“The COVID-19 pandemic laid bare vast disparities that have long existed in our region, including educational inequities that exist for our youngest residents and students who represent the future of Fairfield County,” said Juanita James, president and CEO, Fairfield County’s Community Foundation. “The vision and community spirit of the collaborative’s founding members led to an understanding that greater impact is possible when they work together towards advancing lasting solutions that will give children an opportunity to grow, learn, and stay in Fairfield County.”

We’ve created a multi-year local impact and funding collaborative focused on helping to reduce and eliminate educational disparities among our region’s most vulnerable pre-K through 12+ students and their parents and guardians, teachers, and staff. Our efforts focus on measurable near- and long-term education-related initiatives in our urban centers with an initial focus on early childhood education, high school students, and hunger relief for all students. Our work includes support for local nonprofit organizations and initiatives with financial contributions, employee volunteerism and expertise, mentorship and internship opportunities, advocacy, and other resources.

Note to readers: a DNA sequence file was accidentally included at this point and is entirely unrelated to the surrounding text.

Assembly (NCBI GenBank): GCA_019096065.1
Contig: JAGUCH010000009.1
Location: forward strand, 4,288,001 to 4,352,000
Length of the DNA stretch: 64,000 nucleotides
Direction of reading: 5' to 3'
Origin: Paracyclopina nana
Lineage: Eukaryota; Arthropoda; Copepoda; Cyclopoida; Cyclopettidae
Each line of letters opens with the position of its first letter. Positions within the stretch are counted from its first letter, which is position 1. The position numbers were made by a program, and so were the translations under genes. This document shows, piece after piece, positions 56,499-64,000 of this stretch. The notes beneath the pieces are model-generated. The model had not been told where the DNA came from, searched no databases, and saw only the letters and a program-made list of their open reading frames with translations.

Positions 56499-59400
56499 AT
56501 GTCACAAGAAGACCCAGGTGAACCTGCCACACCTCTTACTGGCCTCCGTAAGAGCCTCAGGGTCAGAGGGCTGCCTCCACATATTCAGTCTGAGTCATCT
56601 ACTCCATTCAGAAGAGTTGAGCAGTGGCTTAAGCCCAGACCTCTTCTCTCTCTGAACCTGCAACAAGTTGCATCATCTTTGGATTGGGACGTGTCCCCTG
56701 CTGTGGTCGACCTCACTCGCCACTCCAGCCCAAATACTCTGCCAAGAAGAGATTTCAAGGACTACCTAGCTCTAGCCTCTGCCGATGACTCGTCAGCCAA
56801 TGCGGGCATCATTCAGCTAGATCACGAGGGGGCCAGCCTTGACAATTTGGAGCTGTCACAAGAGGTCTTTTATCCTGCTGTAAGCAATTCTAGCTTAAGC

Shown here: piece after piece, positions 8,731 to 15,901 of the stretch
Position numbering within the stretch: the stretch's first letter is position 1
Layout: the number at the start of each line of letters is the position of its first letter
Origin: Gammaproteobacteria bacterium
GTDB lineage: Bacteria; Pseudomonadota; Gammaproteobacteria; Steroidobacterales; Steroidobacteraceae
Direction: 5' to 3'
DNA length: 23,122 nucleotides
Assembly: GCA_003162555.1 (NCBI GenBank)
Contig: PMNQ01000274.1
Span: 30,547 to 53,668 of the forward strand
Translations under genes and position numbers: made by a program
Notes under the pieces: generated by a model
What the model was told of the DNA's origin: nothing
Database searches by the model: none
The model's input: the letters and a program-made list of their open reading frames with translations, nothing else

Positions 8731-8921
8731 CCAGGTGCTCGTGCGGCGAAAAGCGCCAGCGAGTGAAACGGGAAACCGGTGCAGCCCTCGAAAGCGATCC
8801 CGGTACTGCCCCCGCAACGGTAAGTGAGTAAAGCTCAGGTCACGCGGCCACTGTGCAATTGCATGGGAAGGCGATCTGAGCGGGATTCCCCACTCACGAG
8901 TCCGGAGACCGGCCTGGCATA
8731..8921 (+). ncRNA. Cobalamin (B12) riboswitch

Since its launch in the fall of 2020, the Fairfield County Business Collaborative for Education Equity has:

• Advocated successfully for a non-profit’s ability to serve students on-site at schools
• Provided public school teachers with classroom materials through a Donors Choose campaign that that supported nearly 250 projects and reached nearly 25,000 student experiences across 39 schools
• Helped prepare more than 1,000 laptops for public school students through employee volunteer efforts
• Raised $1.4 million from seven founding companies to support educational programs in the coming years and continue efforts to recruit new members
• Distributed our first round of grants—$300,000—to seven nonprofits

This is a strong beginning, and a sustained focus on the issues will make the real difference. In a July 27, 2021, article titled “COVID-19 and education: The lingering effects of unfinished learning,” McKinsey reported on COVID-19’s impact on elementary students in more than 40 states, noting that students from predominantly low-income schools and in urban locations lost significantly more learning during the pandemic than their peers in high-income rural and suburban schools.

At Pitney Bowes, we attribute much of our success to our capacity for self-renewal, a quality that has helped move forward all aspects of our business for more than 100 years—including our commitment to supporting our communities in meaningful and sustainable ways.

We had this in mind when we helped create this business collaborative. In a very short time, we have seen the strength in working together and the promise that this partnership can accomplish in building resiliency and opportunity for all. I invite other companies to join us in Fairfield County, and I encourage companies in other communities to work together to help build brighter, more equitable futures for all children and families.

Originally published in the Winter 2022 Issue 39 of The Corporate Citizen.